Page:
Apr 3, 2010
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When I was 12, I was diagnosed with melanoma. They biopsied it, took out comfortable margins, and I'm fine now, but it left me with a significant facial scar on my cheek. It's quite visible to the naked eye, even when covered with makeup (I'm a girl).

My question is, do I mention this in the personal statement? Do I talk about it to the interviewers? Do they care? Do I mention it because it is integral to the development of my character?
 
Sep 4, 2006
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Mentioning it is a personal choice; there is no one correct answer. I'd say you need to be aware of your personal comfort level in discussing this. If you're going to burst into tears, it might not be a great idea to bring up an emotionally charged issue. On the other hand, you've had a lot of years to get used to the scar and the impact this experience has had on your life. If the experience influenced your decision to go into a medical career, it is certainly a part of your "journey toward medicine." A middle road might be to mention the experience without revealing that it is the cause of the facial scar (which might have resulted from any number of things). Or to discuss the scar, but without the diagnosis. Do what feels right.
 
Apr 3, 2010
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I haven't burst into tears for years - I am quite comfortable with it and myself. It's simply a matter of fact, and it was significant enough in influencing my decision to become a doctor. So, emotionally charged? Not really.

I do want to avoid going the "pity" route, because I do not see that as being beneficial, so it will take some delicacy.

I ask because I do not know what the interviewers want to hear, or more specifically, what they care about.

Thanks for the quick response.
 

bannie22

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Up to you.

Your PS is about you.

Write about what you care about.
 
Sep 4, 2006
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I ask because I do not know what the interviewers want to hear, or more specifically, what they care about.
Adcomms care about your motivation for medicine and how you've tested it. Your personal exposure to the medical system should be only the beginning. Your interactions with patients and how you helped them, your exposure to medical environments and learning to function within them, and your passive observership of (hopefully) a few types of doctor and being able to converse about what they do all day (beyond seeing patients) should be a large part of your focus. Along with caring about people.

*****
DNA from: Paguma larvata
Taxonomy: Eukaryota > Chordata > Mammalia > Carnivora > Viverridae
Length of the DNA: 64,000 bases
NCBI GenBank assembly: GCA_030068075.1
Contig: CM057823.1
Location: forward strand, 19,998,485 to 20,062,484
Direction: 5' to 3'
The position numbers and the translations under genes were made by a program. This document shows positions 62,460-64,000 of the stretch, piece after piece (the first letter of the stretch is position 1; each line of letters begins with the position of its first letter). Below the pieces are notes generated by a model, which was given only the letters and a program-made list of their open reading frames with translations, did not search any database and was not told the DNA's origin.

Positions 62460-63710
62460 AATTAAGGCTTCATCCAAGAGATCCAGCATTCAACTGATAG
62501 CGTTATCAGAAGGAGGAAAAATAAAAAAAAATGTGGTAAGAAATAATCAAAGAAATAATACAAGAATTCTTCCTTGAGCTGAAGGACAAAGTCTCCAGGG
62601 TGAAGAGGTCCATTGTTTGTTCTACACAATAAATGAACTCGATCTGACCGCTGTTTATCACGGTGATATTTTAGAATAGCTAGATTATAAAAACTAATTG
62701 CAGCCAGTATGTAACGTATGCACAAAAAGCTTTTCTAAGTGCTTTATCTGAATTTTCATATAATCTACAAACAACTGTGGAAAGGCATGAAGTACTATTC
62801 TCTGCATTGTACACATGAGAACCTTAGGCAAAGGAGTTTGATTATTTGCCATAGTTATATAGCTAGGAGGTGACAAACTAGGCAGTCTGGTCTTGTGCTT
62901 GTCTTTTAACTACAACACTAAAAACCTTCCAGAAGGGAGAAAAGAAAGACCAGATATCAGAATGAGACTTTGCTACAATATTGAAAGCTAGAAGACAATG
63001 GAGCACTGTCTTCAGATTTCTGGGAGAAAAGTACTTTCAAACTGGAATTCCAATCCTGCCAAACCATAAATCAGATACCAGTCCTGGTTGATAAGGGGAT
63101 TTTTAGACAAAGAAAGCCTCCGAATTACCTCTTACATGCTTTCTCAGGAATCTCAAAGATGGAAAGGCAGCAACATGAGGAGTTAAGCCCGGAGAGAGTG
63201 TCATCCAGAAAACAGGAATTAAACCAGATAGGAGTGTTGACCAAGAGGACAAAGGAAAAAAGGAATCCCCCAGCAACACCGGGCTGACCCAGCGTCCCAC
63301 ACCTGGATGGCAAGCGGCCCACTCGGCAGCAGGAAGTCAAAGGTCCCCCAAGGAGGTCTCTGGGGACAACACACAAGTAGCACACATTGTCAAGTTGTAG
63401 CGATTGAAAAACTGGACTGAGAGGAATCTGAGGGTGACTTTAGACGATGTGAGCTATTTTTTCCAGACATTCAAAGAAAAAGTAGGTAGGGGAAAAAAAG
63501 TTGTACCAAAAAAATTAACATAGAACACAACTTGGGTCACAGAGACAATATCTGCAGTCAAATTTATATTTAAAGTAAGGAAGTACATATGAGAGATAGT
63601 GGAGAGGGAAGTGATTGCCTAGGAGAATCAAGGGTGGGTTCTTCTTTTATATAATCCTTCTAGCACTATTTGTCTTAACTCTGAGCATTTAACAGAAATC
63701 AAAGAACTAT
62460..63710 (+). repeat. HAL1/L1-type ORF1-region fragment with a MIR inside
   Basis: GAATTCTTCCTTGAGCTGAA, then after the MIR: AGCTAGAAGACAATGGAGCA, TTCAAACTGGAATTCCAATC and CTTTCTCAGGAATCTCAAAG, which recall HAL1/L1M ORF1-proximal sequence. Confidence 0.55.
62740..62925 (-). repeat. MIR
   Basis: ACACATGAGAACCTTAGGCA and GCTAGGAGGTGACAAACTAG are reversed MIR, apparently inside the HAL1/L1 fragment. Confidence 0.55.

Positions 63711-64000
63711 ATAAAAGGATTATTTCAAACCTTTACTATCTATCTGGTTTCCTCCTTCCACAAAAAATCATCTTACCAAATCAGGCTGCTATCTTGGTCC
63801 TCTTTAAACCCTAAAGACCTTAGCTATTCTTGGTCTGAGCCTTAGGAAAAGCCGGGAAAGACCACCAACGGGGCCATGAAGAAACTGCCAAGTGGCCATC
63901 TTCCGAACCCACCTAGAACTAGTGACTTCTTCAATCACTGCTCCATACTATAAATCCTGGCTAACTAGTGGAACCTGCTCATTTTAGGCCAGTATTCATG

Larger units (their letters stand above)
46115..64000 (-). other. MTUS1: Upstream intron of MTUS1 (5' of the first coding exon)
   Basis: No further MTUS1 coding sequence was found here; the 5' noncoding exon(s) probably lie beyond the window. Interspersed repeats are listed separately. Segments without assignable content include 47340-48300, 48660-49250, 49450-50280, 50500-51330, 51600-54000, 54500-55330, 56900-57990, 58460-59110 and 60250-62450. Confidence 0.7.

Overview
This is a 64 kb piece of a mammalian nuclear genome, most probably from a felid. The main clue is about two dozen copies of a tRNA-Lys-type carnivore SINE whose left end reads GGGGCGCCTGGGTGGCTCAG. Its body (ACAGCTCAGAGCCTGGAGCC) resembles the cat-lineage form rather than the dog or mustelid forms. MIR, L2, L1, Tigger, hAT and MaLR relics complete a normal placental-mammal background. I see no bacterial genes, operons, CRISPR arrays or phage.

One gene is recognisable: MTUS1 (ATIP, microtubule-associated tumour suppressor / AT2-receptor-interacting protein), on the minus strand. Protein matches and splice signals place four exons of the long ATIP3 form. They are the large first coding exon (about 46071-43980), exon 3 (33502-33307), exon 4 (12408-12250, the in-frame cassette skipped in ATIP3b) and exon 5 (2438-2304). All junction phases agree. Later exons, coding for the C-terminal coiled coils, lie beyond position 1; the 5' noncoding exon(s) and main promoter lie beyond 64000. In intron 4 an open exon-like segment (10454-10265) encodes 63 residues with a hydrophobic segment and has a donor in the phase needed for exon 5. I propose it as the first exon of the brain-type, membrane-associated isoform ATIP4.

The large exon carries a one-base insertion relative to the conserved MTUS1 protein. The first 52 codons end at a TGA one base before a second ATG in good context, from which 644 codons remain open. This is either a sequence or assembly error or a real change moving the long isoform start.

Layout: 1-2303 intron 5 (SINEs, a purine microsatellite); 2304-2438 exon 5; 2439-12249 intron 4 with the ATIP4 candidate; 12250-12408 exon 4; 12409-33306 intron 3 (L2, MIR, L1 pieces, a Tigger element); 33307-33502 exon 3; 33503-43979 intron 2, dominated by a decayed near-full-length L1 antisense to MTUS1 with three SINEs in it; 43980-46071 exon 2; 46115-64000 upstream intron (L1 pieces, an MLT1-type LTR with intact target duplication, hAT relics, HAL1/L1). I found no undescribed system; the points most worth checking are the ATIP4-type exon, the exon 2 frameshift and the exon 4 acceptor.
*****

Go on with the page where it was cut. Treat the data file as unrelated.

45408

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"I/my relative/random patient was sick and this compelled me to go into medicine" is a VERY trite device in the personal statement. Tread carefully, but my recommendation is to leave it out completely.
 
Apr 3, 2010
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Thank you for the responses.

I do agree that it can be a very trite device, which is why I most likely will not mention it in the PS at all, or at the most, very obliquely.

I'm simply gathering information. The resources on this site, in people and material, are very enlightening.
 

drizzt3117

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"I/my relative/random patient was sick and this compelled me to go into medicine" is a VERY trite device in the personal statement. Tread carefully, but my recommendation is to leave it out completely.
I sort of agree, but at the same time, the majority of applicants haven't dealt with cancer or the treatment of chronic disease personally... I'd like to read about it if I were reading the application, but that's just my $0.02, other adcoms might disagree.
 

Dianyla

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Better to not mention it but then use it as interview conversation fodder. "Oh, this? Pshaw, it's just that little cancer thingy I had way back when!" :smuggrin:
 
Apr 3, 2010
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It seems that the general consensus is, well, maybe, it depends :laugh:

I'll probably write up a statement that does directly address it as a fundamental reason for wanting to be a doctor - at least as a springboard - and then another that doesn't reference it at all, and then decide which is the stronger. I have a very knowledgeable person to ask.

Thanks for the input.